EMDR is a therapuetic technique that has helped many people see that there is a cleared path ahead of them. Whether you feel your symptoms are more like anxiety, depression, or trauma triggers, EMDR intervention provides a systematic approach that can begin to unravel complex negative thoughts and emotions.
The name can be a bit confusing ... Eye Movement ... Desensitization ... Reprocessing.
Eye Movement is a descriptive term for the key aspect of the intervention, which is a form of bilateral stimulation. Hallmark to the approach is the rythmic, consistent stimulation of both sides of the brain in an alternative fashion. Originally, the technique involved the therapist holding a pencil in front of the client, and having the client follow the end of the pencil with their eyes moving back and forth. Research now shows that reciprocal stimulation can be an audible tone alternatively in each ear, or a mild buzz or tap in each hand.
I liken the impact of bilateral stimulation to placing a magnifying glass over whatever thought, emotion, or memory that has been targeted, bringing it to the surface or making it more vivid. I often start this technique by helping clients in enhancing positive and relaxing images, before moving to difficult issues. Desensitization means that a memory or thought loses its negative charge. It is neutralized.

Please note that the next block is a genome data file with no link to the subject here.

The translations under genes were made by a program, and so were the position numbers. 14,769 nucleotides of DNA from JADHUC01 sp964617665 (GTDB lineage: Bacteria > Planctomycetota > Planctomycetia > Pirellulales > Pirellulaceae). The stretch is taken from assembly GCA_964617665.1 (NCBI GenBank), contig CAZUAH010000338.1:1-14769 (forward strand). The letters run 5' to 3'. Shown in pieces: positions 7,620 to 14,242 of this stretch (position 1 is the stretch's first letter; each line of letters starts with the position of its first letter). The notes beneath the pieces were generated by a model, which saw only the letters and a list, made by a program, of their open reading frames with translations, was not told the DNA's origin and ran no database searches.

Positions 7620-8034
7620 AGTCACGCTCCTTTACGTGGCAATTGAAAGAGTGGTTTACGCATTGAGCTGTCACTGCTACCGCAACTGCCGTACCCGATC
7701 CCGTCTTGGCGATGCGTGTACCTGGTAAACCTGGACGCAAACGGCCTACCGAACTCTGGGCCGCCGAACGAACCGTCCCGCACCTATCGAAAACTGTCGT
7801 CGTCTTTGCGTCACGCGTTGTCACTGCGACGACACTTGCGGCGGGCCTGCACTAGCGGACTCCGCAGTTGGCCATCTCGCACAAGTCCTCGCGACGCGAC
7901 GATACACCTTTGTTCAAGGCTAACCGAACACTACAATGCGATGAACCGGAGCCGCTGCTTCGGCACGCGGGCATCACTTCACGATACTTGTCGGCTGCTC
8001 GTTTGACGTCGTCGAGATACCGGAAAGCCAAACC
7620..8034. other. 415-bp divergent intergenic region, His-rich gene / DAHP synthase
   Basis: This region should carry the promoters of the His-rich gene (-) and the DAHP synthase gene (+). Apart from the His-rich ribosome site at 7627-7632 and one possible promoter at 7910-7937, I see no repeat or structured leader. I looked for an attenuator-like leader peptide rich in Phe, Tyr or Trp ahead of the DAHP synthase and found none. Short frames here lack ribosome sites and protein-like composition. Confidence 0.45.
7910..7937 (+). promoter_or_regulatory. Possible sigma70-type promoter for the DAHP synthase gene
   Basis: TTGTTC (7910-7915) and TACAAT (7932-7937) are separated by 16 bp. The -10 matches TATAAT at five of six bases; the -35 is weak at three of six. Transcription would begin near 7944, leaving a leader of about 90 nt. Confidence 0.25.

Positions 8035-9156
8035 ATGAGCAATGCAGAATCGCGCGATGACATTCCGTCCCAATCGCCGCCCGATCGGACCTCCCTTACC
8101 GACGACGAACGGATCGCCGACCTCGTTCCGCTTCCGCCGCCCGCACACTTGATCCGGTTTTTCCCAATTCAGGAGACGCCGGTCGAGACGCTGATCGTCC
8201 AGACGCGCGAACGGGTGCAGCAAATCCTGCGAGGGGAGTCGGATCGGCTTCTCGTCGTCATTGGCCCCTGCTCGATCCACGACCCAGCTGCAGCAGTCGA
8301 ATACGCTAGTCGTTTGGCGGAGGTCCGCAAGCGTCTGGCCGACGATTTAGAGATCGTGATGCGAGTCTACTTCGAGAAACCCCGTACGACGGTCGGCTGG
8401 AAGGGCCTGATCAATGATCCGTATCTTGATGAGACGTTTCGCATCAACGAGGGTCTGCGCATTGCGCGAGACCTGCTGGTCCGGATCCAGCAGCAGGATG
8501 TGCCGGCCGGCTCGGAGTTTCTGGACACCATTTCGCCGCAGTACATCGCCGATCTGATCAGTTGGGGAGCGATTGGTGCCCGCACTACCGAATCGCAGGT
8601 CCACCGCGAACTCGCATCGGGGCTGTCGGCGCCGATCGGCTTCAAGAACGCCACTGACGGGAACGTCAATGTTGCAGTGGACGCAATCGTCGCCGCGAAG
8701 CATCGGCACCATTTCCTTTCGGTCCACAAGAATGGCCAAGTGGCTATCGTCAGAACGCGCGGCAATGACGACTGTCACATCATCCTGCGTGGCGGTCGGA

Reprocessing is accomplished, when, the now neutralized negative thoughts, take on an empowered component. For example, a person may have devloped a negative core belief, "I am not safe", after being harmed by a parent as a child. After an effective EMDR intervention, the person may now have a sense that "I remember being harmed by my parent, and I did not feel safe then, but now I know I have strong inner resources, that I have choices, and that I can harness those resources to protect myself." The person realizes that, though they still know what happened to them, it just does not impact them negatively anymore.